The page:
How Big Data can change the world of Public Safety

We’re collecting more data than ever. Applying analytics to that data can make us safer from threats.

By Grant Woodward, Public Safety and Defence Specialist at SAS

With memory of memorials for 130 French citizens who died in co-ordinated terror attacks across Paris still fresh, there have been more such attacks across the globe.

Let’s be clear. There are more than 600,000 Muslims in France. Perhaps six were involved in the terror attacks (which distinguishes them as terrorists, not Muslims). That is a likelihood of one in 100,000 members of any religious, political or other affiliation to be radicalized to the point that they will commit a violent act.

How do we find that particular needle in that particular haystack?

We’re capturing and collecting more data than ever. In the last two years, we’ve created more data than in the history of mankind. And the variety of data sources is evolving—transaction data, mobile phone data, social media chatter, telemetry, and on and on. There are needles in that haystack, and finding them depends on the ability of public safety organizations to apply analytics to find patterns that can lead to an interdiction before disaster strikes.

We’re capturing and collecting more data than ever. In the last two years, we’ve created more data than in the history of mankind.

Grant Woodward
Public Safety and Defence Specialist, SAS

The Canadian Press (CP), through an Access to Information request, obtained an edited copy of a secret draft presentation version of May 2015 presentation to Public Safety Canada’s internal policy committee. Big Data Analytics in the World of Safety and Security warns that federal agencies risk being overwhelmed by threats—or not even see them coming—if they don’t embrace the power of Big Data analytics. Moreover, it cites instances in which such analytics have proved to be an opportunity to improve public safety: A Philadelphia data-mining project that predicts a parollee’s likelihood to re-offend so supervision can be increased; research that detected a generic variant of schizophrenia; how Guatemalan agencies used mobile phone traffic to predict socioeconomic status. Without harnessing Big Data, there’s a risk of “reduced capacity to respond to—or even understand—the changing threat environment,” the report says, according to CP.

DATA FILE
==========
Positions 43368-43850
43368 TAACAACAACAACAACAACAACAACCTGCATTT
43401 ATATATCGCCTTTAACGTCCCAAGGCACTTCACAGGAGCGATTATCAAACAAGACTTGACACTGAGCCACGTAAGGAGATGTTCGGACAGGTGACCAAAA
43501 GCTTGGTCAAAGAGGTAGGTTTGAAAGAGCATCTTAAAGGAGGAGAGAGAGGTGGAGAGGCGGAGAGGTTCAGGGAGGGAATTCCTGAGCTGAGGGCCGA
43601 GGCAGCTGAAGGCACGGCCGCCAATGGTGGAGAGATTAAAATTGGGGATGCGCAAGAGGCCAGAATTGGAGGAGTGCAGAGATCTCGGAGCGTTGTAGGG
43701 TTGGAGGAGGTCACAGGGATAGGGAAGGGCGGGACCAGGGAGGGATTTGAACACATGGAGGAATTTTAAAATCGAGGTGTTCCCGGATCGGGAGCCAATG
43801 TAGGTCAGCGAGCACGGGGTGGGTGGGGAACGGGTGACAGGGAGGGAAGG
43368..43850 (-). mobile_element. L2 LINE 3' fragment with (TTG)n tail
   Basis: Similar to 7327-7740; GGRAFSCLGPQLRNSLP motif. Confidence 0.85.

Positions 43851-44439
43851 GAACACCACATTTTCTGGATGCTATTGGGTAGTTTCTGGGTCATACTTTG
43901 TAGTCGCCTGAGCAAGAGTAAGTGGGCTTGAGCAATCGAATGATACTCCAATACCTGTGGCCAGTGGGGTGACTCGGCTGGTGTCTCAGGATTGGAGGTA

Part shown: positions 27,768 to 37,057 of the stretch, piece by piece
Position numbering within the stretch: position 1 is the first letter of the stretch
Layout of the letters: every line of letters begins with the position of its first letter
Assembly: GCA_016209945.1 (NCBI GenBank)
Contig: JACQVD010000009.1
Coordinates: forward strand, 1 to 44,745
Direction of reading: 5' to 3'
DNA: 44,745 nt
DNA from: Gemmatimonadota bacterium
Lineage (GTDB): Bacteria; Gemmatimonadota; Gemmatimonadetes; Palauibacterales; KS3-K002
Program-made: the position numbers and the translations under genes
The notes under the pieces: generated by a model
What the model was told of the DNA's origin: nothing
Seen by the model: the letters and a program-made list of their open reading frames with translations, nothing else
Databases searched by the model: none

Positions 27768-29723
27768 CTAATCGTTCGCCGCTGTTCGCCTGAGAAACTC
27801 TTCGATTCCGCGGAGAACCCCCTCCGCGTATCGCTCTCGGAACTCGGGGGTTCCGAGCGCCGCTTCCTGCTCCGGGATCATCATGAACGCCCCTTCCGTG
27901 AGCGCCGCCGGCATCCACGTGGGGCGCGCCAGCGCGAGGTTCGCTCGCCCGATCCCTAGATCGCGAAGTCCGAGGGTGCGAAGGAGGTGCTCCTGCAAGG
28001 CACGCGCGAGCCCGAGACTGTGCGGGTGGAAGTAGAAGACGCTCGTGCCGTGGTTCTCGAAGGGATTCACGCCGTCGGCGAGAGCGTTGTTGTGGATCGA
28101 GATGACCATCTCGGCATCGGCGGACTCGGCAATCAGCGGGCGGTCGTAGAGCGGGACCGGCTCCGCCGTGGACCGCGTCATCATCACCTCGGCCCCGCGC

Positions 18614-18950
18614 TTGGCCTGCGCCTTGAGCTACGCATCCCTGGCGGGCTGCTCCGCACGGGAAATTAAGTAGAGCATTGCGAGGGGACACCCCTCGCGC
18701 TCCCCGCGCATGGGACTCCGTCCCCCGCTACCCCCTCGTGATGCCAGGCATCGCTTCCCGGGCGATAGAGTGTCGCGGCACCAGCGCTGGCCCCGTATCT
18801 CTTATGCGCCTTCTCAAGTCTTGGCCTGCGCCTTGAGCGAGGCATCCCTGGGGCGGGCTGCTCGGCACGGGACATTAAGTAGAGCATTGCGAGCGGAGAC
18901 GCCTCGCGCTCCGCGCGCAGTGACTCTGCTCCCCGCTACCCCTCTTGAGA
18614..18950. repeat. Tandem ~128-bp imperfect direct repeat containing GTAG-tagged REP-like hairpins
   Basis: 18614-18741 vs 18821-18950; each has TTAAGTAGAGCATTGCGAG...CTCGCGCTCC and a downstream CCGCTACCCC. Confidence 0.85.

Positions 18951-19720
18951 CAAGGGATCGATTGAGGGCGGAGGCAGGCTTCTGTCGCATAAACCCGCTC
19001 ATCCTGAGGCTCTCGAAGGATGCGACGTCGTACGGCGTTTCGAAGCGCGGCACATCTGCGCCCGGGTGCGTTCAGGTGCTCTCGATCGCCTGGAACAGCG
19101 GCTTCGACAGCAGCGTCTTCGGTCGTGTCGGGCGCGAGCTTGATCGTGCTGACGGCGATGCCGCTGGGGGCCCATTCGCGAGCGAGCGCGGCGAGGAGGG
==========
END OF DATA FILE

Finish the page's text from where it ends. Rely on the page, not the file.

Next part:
To understand the public safety opportunities for Big Data analytics—and the risks of not applying it in a public safety portfolio—it’s important to understand what the terms mean before developing a strategy for utilizing them for public safety.

* Analytics. The concept it easy to understand — we have data that can yield valuable insights for us if we employ analytics. However, this term seems to have many definitions. Everyone is claiming to do analytics these days. Often it means accessing and integrating sources of data and giving analysts access to it. They can visualize it, search it, sort it, link it and on and on. But is this a solution or just another incarnation of the big data problem – a huge haystack that the analyst is still left to drift through in his search for the needle? The haystack is more accessible, which is a good thing, but it’s still a haystack. In contrast, imagine technology that presents the analyst with a list of probable needles in order with the most likely needles on top and also says for each “this is why I think it’s a needle and here is the data and my calculations so that you can see if I’m right.” Now that’s useful, that’s not just a haystack, and that’s what analytics really is.